"Science" is merely a word of Latin derivation meaning "knowledge." If we except mathematics, which is not so much a science in itself as a mode of measurement employed in all the sciences, there are no exact sciences. The more definitely measurement can be employed, the more exact a science becomes. Hence, astronomy and physics may be considered as reasonably exact sciences, though even here when we approach infinite magnitude, as of distance in astronomy, or infinite smallness, as of electrons in physics, and our measuring devices are not sufficiently acute, we discover a wide margin of inexactitude. Sciences which relate wholly or in part to human nature are considered the least exact. History and biography may be exact as to dates, but in so far as they deal with human motives, the "why" of historical and personal events, they can never hope to be absolutely correct. Genealogy, as one of the sciences in which human nature is a factor, is considered to be one of the less exact sciences. As practiced by many of its devotees, it is certainly one of the least exact. Yet it is entitled to rank higher, provided only that proper scientific methods be pursued. The real object of genealogy is to establish lines of descent of human beings. Whether the motives of the inquirer be to make a study of heredity, or to join a certain society by proving descent from a qualifying ancestor, or mere curiosity to learn the identity of one''s forebears, the line of descent is the essential thing. All else is incidental. Among these incidentals are dates. These are important for purposes of identification of ancestors; they are the measuring device which helps to make genealogy an exact science. No one who lacks a mathematical mind can hope to become a genealogist of the very first rank, for it is necessary to deal with dates constantly. The dates in themselves may not be utterly exact. The family Bible may differ a day or two from the town record of birth; it may even differ by an exact year. The date of death may not be precisely known, except that it falls between the making and proving of the man''s will. Yet the dates, if ascertained and copied with meticulous care, are usually exact enough for the larger purpose of identification of persons. Biologically, the genealogist is concerned with proving a line of descent; which means, proving the parentage of one individual at a time, then the parentage of his parents, and so on, step by step. How exact is this process? We may as well concede, at the start, that the paternity of every child in a human pedigree is a matter of faith, or belief, not of proved fact. Although the present writer, like most genealogists, has excellent reasons for the assumption that an extremely high percentage of children were actually the offspring of their reputed parents, it is hardly necessary to call attention to the fact that a single infidelity on the part of an ancestress would be sufficient to invalidate the paternal ancestry back of that generation.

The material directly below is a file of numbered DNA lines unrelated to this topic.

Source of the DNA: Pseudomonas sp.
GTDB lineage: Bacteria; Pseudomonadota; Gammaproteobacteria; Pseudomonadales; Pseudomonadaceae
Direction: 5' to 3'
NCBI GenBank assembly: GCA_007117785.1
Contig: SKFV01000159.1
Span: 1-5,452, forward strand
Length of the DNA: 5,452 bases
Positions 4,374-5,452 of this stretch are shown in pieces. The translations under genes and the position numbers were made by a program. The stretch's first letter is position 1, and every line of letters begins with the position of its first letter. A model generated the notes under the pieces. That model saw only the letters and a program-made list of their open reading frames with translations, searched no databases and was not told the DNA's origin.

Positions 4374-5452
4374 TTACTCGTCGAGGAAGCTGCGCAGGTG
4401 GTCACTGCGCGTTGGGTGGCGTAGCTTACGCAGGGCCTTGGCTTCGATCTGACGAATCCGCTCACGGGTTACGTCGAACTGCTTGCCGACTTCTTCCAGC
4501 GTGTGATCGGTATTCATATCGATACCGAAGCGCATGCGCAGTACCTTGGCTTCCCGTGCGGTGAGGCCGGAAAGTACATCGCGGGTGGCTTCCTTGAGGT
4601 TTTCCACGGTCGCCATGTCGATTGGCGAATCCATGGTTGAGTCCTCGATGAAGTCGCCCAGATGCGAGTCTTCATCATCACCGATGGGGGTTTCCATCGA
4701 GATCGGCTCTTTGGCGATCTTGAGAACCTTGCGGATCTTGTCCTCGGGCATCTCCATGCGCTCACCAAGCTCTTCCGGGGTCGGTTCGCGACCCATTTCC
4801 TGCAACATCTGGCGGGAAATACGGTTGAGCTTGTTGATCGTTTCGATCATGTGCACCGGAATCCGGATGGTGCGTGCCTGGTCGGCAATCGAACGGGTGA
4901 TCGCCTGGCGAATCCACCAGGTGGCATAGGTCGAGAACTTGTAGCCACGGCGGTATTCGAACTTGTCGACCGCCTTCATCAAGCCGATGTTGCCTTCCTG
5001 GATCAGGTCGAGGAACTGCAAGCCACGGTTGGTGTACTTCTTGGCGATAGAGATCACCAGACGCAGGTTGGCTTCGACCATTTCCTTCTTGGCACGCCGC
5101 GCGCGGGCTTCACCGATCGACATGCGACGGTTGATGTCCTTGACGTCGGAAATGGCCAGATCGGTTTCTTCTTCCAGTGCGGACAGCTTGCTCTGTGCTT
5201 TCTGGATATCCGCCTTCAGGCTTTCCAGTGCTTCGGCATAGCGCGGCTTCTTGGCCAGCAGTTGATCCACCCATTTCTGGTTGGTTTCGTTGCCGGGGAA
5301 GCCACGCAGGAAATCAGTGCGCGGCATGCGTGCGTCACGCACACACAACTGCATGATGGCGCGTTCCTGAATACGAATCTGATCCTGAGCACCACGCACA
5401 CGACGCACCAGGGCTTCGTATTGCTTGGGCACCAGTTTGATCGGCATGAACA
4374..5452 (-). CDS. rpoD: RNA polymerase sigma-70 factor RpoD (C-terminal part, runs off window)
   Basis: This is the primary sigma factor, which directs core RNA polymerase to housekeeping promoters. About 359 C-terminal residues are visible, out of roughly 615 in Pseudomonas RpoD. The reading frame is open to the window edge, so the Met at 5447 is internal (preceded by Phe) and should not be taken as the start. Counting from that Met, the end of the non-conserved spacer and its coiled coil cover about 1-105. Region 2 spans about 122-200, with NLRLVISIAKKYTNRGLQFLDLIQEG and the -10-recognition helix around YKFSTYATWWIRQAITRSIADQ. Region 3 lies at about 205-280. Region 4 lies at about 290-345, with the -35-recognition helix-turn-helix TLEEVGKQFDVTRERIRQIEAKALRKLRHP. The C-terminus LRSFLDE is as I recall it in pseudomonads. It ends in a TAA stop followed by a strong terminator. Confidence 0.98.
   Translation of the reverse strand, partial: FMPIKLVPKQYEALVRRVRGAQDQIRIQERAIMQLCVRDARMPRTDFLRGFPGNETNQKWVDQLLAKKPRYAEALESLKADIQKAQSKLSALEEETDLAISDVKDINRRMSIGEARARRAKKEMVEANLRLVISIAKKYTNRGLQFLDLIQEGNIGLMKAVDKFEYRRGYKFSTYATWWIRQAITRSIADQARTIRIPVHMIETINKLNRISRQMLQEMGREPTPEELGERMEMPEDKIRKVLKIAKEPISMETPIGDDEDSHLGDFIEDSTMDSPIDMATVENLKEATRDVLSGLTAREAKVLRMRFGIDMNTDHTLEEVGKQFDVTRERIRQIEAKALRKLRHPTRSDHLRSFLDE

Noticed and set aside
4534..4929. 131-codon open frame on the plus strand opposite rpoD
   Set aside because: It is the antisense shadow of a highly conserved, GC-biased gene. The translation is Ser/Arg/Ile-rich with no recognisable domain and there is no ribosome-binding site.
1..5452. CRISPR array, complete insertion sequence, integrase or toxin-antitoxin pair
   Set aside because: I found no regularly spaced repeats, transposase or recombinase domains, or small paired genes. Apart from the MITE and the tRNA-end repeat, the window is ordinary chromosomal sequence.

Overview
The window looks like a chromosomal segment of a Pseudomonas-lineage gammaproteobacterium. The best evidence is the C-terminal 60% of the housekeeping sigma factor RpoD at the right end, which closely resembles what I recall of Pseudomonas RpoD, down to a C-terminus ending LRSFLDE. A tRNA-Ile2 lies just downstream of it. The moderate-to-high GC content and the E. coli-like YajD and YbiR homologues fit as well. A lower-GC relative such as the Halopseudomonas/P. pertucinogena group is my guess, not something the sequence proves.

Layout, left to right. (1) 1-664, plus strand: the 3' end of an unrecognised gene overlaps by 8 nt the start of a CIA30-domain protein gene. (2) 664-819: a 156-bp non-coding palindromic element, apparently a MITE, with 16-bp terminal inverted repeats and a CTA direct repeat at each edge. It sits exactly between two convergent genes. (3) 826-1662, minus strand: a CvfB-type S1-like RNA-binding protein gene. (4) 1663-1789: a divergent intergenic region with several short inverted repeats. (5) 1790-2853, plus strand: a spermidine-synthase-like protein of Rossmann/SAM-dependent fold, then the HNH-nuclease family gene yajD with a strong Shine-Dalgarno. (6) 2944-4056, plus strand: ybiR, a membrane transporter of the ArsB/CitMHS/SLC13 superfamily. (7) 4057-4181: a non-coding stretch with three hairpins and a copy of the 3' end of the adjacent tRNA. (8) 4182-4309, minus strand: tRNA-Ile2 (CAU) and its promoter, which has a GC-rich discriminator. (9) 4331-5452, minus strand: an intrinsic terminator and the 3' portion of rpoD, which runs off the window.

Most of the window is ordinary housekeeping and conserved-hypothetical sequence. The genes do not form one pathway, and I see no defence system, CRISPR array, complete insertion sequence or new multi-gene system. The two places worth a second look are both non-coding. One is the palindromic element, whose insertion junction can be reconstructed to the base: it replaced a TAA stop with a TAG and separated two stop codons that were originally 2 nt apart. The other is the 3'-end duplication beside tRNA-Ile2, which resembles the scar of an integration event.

Hence, biologically considered, it must be granted that genealogy is not as exact a science as could be desired, since an entirely unknown margin of error always exists, at least as a theoretical possibility. The genealogist has no means of going behind the official records. The pity is, that he does not more consistently pursue the policy of depending on the official records for his conclusions. Every science must admit the possibility of a margin of error. But in most of the sciences, conclusions are reached only after the collection of all facts which might affect the matter, and after experimentation; which, in genealogy, means the setting up of hypotheses, the testing of these hypotheses by known facts, and the successful elimination of all but one hypothesis, which is then accepted as the only one which fits and explains the facts. When these scientific methods are employed, by a genealogist of sufficient knowledge and training, genealogy becomes a reasonexact science. Let us consider an example of scientific methods, to illustrate how they work. Peter Gubbins appeared, let us say, in the town of Straitsville, where his children were born between 1800 and 1820. The line has been traced back to this Peter, and his origin is sought. Using the splendid facilities that are now available to the genealogist in many of the older sections of the country, it is found that a Peter, son of John Gubbins, was born in 1775 in Freetown, some fifty miles away. The dates fit, but the identity of the two Peters is a mere assumption or guess, if we stop here. We therefore collect every atom of evidence concerning Peter which is available in the records of Freetown, or at the county seat, or at the State Library. We find that his father John died in 1798, leaving a will in which he gave specified realty to each of his sons, including Peter.